At eighty-five, Harold Bloom is among the foremost literary critics at work today; he is also, surely, one of the strangest. He has seemed at times an impassioned guardian of the acknowledged masterpieces of The Western Canon (the title of his book of 1994), reaffirming the preeminence of Dante or Shakespeare (whom he credits, in his hyperbolic way, with “the invention of the human”) against what he dismissively calls the School of Resentment, critics who, in his view, adopt a coercive political agenda (“Stalinism without Stalin”) for judging literary works, combing through books for evidence of racism, gender bias, and other social evils. “Literature is not an instrument of social change or an instrument of social reform,” he has said. “It is more a mode of human sensations and impressions, which do not reduce very well to societal rules or forms.”
Bloom traces his own unembarrassed zest for reading works of creative genius to the life-changing experience, as an awkward Yiddish-speaking boy growing up in the East Bronx, of reading for the first time the poetry of William Blake and Hart Crane. This ecstatic experience, he writes in his latest book, The Daemon Knows, which is devoted to a dozen major figures in American literature from Emerson to Faulkner, “transformed a changeling child into an exegetical enthusiast adept at appreciation.”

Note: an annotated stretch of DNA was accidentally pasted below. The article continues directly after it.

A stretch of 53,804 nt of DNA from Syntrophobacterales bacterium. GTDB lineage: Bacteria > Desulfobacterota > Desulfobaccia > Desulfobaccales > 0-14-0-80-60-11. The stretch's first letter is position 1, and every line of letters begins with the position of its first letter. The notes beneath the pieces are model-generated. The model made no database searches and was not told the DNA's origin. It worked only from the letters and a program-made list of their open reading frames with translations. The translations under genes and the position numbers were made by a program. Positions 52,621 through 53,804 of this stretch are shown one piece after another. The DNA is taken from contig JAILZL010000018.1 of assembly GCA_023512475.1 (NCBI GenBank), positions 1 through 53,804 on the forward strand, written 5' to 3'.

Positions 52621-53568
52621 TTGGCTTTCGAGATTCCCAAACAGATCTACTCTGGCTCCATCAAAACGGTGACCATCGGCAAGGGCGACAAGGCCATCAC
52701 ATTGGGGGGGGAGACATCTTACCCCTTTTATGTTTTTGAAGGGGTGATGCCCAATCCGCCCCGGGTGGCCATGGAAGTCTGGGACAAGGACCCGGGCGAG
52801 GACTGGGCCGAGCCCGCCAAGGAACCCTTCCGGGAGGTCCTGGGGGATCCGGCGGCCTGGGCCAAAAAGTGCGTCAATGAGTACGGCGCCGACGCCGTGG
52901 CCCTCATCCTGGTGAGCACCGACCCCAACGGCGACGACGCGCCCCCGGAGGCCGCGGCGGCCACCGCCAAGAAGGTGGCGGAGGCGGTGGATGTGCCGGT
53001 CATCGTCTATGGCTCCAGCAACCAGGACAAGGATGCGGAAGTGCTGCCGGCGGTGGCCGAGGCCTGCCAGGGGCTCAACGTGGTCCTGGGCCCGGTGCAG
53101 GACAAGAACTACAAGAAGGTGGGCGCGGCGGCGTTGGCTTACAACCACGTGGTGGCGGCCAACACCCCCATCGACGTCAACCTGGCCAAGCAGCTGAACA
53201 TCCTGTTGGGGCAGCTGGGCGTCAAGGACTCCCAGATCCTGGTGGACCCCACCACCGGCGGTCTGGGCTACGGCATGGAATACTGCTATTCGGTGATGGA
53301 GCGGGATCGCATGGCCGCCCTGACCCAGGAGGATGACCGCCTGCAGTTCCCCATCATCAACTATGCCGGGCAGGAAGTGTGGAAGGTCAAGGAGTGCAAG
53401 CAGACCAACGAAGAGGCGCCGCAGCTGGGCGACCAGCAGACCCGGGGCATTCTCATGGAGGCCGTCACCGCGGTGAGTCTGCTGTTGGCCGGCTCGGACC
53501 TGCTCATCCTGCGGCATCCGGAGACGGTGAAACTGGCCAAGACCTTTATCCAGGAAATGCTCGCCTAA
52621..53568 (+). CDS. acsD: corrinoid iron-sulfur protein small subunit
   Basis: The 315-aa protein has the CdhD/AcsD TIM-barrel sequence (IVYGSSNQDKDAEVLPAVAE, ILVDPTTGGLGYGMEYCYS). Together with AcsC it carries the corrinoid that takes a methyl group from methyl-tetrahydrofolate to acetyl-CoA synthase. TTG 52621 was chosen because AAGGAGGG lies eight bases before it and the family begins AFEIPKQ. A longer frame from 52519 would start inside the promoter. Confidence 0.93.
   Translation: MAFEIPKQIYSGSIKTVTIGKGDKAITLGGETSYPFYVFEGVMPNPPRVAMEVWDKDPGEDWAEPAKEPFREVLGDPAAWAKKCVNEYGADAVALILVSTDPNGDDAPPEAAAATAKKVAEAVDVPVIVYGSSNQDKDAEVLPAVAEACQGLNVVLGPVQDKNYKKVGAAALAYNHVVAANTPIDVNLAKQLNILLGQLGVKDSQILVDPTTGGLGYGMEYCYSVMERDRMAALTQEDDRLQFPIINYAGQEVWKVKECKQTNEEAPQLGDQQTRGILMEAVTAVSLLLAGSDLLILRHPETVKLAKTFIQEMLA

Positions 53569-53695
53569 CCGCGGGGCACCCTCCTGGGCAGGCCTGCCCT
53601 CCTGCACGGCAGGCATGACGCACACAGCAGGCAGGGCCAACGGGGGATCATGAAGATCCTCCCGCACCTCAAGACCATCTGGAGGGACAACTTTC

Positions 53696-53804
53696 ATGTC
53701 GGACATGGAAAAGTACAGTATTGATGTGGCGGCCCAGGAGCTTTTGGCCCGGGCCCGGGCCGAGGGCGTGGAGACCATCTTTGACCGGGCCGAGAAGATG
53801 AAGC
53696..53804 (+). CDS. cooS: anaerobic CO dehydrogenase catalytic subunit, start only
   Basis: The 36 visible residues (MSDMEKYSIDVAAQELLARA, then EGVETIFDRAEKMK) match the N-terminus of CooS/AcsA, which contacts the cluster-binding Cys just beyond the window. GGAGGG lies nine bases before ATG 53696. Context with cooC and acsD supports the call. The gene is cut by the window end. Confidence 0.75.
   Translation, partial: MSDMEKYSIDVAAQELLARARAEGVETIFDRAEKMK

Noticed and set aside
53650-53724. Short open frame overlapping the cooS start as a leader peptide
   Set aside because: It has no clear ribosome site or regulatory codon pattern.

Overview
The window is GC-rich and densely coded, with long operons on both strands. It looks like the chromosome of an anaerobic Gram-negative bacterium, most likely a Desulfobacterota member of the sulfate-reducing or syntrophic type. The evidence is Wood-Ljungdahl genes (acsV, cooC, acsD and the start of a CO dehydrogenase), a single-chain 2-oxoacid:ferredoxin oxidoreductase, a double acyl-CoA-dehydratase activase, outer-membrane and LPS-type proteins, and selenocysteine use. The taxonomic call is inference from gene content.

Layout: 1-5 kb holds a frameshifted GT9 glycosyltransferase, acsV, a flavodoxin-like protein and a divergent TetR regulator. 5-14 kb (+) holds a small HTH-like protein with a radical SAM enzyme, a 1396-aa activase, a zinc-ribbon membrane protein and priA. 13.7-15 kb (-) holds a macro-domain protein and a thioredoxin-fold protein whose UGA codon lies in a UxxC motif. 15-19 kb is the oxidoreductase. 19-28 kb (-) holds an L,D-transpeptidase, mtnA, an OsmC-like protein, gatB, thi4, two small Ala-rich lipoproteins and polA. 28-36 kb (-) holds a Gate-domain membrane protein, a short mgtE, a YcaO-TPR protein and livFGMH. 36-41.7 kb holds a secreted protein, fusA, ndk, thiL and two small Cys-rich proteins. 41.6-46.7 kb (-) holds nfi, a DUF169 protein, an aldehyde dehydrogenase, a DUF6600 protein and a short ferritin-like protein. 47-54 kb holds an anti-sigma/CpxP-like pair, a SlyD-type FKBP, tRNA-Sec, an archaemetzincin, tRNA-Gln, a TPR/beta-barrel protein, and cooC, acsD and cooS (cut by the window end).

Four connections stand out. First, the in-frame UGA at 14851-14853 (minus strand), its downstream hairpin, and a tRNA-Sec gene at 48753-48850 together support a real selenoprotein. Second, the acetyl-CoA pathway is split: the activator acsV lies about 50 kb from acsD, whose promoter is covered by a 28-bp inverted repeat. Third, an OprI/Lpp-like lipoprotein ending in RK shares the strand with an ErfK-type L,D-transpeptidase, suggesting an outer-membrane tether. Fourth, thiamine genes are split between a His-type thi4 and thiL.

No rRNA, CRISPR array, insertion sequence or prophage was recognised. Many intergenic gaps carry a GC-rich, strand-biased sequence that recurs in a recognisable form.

In addition to his works on canonical writers, however, Bloom has published idiosyncratic books on what he calls, with kindred enthusiasm, “the American religion,” a loose set of religious practices based on reports of direct experience of the divine, and bearing little relation, in Bloom’s view, to received European traditions. “Brooding upon the highly original stances of Emerson, Whitman, Melville, and Dickinson had been my starting point,” he writes in The Daemon Knows, “but my wonder-wandering among rather less articulate American Religionists changed my way of thinking about the United States.” In The American Religion (1992), he singled out for praise the imaginative genius of Joseph Smith, founder of the Church of Latter Day Saints.
A related book, Omens of Millennium (1996), is a sympathetic response to such widespread American obsessions as guardian angels, prophetic dreams, and near-death experiences. Bloom’s aim is not to discount reports of such things but rather to hold them to a higher, Arnoldian imaginative standard, “to measure our current encounters with these phenomena against the best that has been known and written about them in the past.” Aligning his passion for religious experience with his enthusiasm for poetry, Bloom suggests that “we had better credit any angelic sightings now and hereafter only when they are reported by prophets, seers, and revelators, or by great poets.”
Bloom first came to prominence in 1973, with the publication of what probably remains—among some forty books and hundreds of prefaces he has contributed to the Chelsea House digests…
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